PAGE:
It’s possible, though, that a more structured technique will appeal to you. If you find it helpful to map out a series of steps that could get you to your goal, that might be the best process for you. Many success experts recommend this. In The Success Principles, the hugely successful Jack Canfield has dedicated a chapter to this idea of ‘chunking down’. To do this, take your end-goal and reduce it down to all the steps you believe you’ll need to take to get there. Make these smaller and smaller chunks until you find one you can start with. 

Which brings me nicely onto Step 3 of the process… 

 

(If you’d like to read the complete article, visit houseworkblues.com for details  of the book.) 

 

 

 

 


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Peace Christmas Hearth

Oh, Christmas…

For all the joy and magic of this festive season, there’s no doubt that Christmas brings with it a good deal of extra work and things to do. There are the parties and visits to and from friends and family… Then there’s all that present planning and buying, wrapping and giving… There’s all that extra food shopping and cooking and baking… And on top of all that, there’s also a considerable seasonal serving of extra housework.

Now, before I get all Ebenezer on you, let me just stress that I am a huge fan of Christmas. I absolutely love it. I think I enjoy it even more now than I did when I was a child. Having two small children of my own definitely adds to the magic and sense of excitement and wonder, but even in the quiet moments of planning and organising, the Christmas season always makes me smile.

This is in spite of the extra work, though, rather than because of it.

So, in my attempt to get maximum enjoyment from the festivities with minimum amounts of stress and frantic frenzies, I have a few ideas for a Calmer Christmas Karma. These are lessons I’ve learnt about what makes for a happier time for all concerned – not least, myself. (And why not, Christmas is for grown-ups, too!)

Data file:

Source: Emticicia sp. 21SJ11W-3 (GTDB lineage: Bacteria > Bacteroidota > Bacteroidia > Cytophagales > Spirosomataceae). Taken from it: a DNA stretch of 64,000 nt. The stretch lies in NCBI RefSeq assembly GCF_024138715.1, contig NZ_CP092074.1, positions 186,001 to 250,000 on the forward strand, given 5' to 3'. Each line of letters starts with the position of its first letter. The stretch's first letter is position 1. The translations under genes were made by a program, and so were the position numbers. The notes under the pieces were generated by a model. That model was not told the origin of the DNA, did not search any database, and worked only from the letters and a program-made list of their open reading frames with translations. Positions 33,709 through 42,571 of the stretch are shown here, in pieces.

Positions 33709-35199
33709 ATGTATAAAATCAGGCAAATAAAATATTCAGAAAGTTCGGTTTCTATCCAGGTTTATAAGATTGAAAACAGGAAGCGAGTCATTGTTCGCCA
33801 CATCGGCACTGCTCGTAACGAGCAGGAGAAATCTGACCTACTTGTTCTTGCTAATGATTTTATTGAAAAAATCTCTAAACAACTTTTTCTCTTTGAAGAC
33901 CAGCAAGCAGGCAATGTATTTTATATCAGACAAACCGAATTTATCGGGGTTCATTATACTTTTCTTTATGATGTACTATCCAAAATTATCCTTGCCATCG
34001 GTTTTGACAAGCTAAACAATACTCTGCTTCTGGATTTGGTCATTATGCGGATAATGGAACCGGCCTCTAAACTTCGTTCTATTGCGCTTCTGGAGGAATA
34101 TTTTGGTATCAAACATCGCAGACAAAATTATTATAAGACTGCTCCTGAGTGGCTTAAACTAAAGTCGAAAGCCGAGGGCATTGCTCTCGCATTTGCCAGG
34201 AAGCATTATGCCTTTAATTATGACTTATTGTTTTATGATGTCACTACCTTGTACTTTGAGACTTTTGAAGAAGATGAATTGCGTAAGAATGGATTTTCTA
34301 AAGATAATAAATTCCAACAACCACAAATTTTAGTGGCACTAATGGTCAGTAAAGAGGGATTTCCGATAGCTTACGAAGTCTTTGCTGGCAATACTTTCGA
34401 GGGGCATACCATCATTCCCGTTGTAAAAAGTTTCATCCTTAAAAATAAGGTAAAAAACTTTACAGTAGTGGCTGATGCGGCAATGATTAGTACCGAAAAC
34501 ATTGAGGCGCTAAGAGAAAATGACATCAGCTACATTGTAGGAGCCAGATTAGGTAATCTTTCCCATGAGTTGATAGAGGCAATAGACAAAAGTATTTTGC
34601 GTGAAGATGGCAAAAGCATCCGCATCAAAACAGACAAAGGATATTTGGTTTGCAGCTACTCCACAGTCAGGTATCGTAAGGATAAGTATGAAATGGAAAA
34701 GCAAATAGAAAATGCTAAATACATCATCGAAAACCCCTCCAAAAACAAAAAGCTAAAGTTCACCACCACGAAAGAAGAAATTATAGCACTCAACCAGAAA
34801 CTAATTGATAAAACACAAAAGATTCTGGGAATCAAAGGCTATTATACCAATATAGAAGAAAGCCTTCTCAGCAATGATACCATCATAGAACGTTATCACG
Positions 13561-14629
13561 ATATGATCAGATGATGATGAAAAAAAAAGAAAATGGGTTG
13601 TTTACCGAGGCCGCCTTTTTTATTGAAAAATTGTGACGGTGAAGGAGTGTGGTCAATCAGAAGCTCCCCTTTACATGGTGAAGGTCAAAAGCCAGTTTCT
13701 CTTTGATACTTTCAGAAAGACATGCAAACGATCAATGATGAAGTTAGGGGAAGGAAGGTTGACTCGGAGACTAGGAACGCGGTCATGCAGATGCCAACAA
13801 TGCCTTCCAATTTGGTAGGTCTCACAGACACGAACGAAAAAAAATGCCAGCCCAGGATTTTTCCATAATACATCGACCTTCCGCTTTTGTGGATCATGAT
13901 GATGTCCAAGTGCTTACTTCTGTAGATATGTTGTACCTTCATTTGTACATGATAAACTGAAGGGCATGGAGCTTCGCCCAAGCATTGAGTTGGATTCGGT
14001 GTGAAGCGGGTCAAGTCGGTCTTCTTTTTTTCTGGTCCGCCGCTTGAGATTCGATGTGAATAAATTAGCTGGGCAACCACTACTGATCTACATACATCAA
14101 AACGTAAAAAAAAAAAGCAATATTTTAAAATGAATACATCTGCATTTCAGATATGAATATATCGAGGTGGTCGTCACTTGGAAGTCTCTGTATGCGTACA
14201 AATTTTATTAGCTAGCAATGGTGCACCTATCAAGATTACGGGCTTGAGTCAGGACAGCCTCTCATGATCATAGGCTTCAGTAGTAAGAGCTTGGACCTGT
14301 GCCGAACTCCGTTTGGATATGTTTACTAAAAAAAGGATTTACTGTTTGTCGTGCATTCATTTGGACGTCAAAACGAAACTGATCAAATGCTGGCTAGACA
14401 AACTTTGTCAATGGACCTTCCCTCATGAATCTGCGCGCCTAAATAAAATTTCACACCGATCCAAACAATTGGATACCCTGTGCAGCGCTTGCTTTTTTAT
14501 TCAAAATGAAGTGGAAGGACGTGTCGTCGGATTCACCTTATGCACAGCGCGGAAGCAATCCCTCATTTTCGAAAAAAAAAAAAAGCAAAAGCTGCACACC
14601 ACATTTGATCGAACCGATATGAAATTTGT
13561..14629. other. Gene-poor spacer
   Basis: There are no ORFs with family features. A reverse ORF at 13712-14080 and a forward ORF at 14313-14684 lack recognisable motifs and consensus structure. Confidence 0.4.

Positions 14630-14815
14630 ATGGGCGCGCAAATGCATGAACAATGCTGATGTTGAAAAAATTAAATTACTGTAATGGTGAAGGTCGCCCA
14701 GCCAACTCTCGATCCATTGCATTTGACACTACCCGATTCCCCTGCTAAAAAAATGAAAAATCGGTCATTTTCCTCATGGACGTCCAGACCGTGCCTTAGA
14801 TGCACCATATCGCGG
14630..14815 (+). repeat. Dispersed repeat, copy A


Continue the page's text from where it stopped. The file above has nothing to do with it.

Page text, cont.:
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shine your light.jpg

“Is this it?”

“Is this what my life has come to?”

“I’ve got so much more to offer.”

Sound familiar?

If your life is consumed by housework, no wonder you feel superior – of course you have more to offer! I don’t believe that any woman on the planet has nothing more to contribute than cleaning and tidying. However, that doesn’t mean we should never do it. We have more to contribute than pretty nails but that doesn’t mean we should avoid manicures!


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 girl put your records on

Any regular readers will no doubt be aware that I have a natural aversion to housework. This is not to say I don’t do it – I want to live in a pleasant and comforting home, so needs must etc… But generally speaking it’s not top of my list of things I want to do.

So you probably won’t be too surprised to discover that when I do eventually shift my gears into housework mode, I race about at a frenzied pace, trying to get the jobs done and dusted (literally) as quickly as possible.

Now there is nothing wrong with working quickly, if that’s how you work happiest. Also, there may be times when a brisk pace is essential (ie impending guests are looming). Quite often, though, I have no need to rush the housework, other than my in-built urge to get it over with. And I have also noticed that these domestic frenzies don’t leave me feeling satisfied and competent, instead they actually they wind me up. They make me anxious and tense. So not only do I begrudge the work as I’m tearing through it, but when it’s over, I feel slightly glum or more than a little snappish. Hardly domestic bliss.


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Looking after a home and family is physically demanding work. Without health, energy and emotional calm, it can be an uphill struggle. So it makes sense to prioritise your well-being, make it non-negotiable. Looking after No1 needs to be Job #1.

However, the life of a House Slave is a busy one and there may be times when what should, in theory, be top of your To Do list, can drift and slide to the nether regions of your Things That Get Neglected list.

So what to do?


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nigella kitchen